Here is a challenging word in First Things from Charles Chaput:

As I look back on the last sixty years, one of the Scripture passages that stays with me most vividly is Judges 2:6-15. It’s the story of what happens after the Exodus and after Joshua wins the Promised Land for God’s people. Verse 10 says that Joshua “and all that generation also were gathered to their fathers; and there arose another generation after them, who did not know the Lord or the work which he had done for Israel.”

It’s worth reading. So is the research Christian Smith has done on the religious beliefs of American teens and young adults. Every generation leaves a legacy of achievement and failure. In my lifetime, I’ve had the privilege of knowing many good men and women of my generation—Christians, Jews, and people with no religious faith at all; people who have made the world better by the gift of their lives and their joy in service to others. But the biggest failure, the biggest sadness, of so many people of my ­generation, including parents, educators, and leaders in the Church, is our failure to pass along our faith in a compelling way to the generation now taking our place.

We can blame this on the confusion of the times. We can blame it on our own mistakes in pedagogy. But the real reason faith doesn’t matter to so many of our young adults and teens is that—too often—it didn’t really matter to us. Not enough to shape our lives. Not enough for us to suffer for it.

I know there are tens of thousands of exceptions to this, but it is still true. A man can’t give what he doesn’t have. If we want to change the culture of a nation, we need to begin by taking a hard look at the thing we call our own faith. If we don’t radiate the love of God with passion and courage in the example of our daily lives, nobody else will—least of all the young people who see us most clearly and know us most intimately. The theme of this essay is “strangers in a strange land.” But the real problem in America today isn’t that we believers are foreigners. It’s that our children and grandchildren aren’t.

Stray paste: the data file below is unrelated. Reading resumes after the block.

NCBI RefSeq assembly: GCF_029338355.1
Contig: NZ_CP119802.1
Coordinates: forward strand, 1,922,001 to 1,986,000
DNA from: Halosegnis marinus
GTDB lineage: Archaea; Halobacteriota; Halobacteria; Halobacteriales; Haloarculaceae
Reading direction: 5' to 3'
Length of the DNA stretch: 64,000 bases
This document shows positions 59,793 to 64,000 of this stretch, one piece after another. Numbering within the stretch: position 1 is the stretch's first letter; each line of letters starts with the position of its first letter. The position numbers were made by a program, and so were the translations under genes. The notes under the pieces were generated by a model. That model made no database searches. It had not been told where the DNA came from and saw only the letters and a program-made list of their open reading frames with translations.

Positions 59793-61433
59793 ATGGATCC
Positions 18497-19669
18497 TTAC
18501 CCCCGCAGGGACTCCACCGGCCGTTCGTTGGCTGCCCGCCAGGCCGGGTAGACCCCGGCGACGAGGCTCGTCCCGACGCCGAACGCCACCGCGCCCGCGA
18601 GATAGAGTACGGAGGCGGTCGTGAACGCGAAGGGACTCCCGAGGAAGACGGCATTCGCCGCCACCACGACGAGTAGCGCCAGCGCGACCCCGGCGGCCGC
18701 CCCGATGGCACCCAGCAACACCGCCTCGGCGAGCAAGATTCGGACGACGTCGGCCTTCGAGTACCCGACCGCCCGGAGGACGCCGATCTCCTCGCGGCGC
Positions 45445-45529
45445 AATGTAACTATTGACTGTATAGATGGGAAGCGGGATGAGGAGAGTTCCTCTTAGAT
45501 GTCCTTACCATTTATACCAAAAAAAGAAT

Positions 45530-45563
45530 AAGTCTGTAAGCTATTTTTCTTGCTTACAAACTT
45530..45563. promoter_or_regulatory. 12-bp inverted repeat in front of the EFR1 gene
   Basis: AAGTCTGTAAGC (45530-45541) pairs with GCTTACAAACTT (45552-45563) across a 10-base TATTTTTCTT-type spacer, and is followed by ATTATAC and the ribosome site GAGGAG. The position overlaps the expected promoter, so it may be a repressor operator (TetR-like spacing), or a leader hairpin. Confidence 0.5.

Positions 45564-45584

- Charles Chaput

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One thought on “You Can’t Pass On Faith You Don’t Have”

  1. Ken Abbott says:

    All very true, but hardly a novel observation. There’s the hoary old chestnut, “God doesn’t have grandchildren.” Throughout the history of God’s people, generations of faithful Christians have been followed by generations of accommodation, slippage, and being “at ease in Zion.” Witness the Halfway Covenant in Puritan New England. But that was followed by the Great Awakening.

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Trevin Wax

​Trevin Wax is Bible and Reference Publisher at LifeWay Christian Resources and managing editor of The Gospel Project. You can follow him on Twitter or receive blog posts via email. Click here for Trevin’s full bio.

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